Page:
|Computer Graphics Laboratory ,
We present a new method for real-time
rendering of objects with complex isotropic BRDFs under distant
natural illumination, as specified by an environment map. Our
approach is based on spherical frequency space analysis and includes
three main contributions. Firstly, we are able to theoretically
analyze required sampling rates and resolutions, which have
traditionally been determined in an ad-hoc manner. We also introduce
a new compact representation, which we call a spherical harmonic
reflection map (SHRM) , for efficient representation and rendering.
Finally, we show how to rapidly
prefilter the environment map to compute the SHRM ---our
frequency domain prefiltering algorithm is generally orders of
magnitude faster than previous angular (spatial) domain approaches.
SummaryOur goals are real-time rendering with complex natural illumination and realistic, possibly measured, BRDFs. This paper introduces a new frequency space paradigm for prefiltering and rendering environment mapped images with general isotropic BRDFs. Our approach is based on recent theoretical results by Basri and Jacobs and Ramamoorthi and Hanrahan, wherein they formalize the notion of reflection as a spherical convolution of the illumination and BRDF. We show that frequency space analysis allows for setting sampling rates accurately, and enables compact representations. Further, just as image convolutions are often computed in the Fourier rather than the spatial domain, prefiltering is more efficient in frequency rather than angular space. Our main contributions are:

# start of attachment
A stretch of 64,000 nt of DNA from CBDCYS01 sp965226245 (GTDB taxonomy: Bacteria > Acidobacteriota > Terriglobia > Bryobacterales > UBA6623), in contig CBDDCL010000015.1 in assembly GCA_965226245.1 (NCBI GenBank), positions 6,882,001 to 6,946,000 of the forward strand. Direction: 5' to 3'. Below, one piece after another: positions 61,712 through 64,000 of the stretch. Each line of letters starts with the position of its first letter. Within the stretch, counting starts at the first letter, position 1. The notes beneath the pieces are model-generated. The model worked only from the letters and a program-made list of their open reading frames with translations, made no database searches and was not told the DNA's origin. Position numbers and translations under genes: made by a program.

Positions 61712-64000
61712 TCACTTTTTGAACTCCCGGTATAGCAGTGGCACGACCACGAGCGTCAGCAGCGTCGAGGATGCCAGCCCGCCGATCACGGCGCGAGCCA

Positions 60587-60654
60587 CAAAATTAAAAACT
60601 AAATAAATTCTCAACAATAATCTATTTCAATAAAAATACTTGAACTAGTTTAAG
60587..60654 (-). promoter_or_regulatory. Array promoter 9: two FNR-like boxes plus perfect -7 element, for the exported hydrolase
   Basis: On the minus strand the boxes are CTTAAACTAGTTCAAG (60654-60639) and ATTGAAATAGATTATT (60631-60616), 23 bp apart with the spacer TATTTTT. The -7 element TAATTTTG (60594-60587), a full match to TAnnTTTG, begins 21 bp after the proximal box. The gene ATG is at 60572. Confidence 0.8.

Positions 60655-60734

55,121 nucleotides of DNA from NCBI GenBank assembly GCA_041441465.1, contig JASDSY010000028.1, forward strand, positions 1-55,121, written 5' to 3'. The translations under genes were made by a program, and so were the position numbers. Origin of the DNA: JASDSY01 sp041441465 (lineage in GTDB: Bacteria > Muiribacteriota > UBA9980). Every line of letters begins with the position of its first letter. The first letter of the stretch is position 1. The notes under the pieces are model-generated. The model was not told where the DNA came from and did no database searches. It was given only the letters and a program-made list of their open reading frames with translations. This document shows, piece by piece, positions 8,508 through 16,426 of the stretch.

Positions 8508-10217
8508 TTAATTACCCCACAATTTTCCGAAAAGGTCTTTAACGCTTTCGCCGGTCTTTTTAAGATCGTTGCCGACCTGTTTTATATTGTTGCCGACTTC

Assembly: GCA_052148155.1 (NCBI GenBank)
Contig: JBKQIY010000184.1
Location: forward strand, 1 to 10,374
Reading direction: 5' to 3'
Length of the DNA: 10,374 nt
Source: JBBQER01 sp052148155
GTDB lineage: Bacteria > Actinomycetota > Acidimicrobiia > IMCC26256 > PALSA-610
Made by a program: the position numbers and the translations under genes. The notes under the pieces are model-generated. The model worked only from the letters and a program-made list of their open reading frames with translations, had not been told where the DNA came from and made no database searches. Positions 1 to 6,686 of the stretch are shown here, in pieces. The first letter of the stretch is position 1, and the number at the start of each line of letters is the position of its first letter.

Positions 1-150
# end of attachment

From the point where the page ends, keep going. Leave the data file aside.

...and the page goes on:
ResultsThe images on the right illustrate some of our results. More information is found in the paper. Clicking on each of these figures will bring up a high-resolution version.
Figure 1 This figure includes real lighting (measured in the Grace Cathedral, courtesy of Paul Debevec) and many different BRDF models including krylon blue (using McCool et al.'s reconstruction from measurements at Cornell) and the LaFortune model. These images were each rendered at approximately 30 frames per second using our Spherical Harmonic Reflection Map (SHRM) representation.
Figure 2 An illustration of the reflective reparameterization used by us. Reparameterization involves recentering about the reflection vector. BRDFs become more compact, and in special cases (Phong) become 1D functions.
Figure 3 An Overview of our entire pipeline. The inputs are measured illumination and BRDF values. We then find their spherical harmonic coefficients, perform convolution by multiplication in the frequency domain and output the spherical harmonic reflection map or SHRM.
Figure 4 An illustration of SHRMs. Each pixel in a standard reflection cubemap actually stores a low-frequency distribution, making it a view-dependent reflection map. For rendering, we use a dynamic cubemap.
Relevant LinksSiggraph 2002 paper in Gzipped Postscript (4.2M) or PDF (3.3M)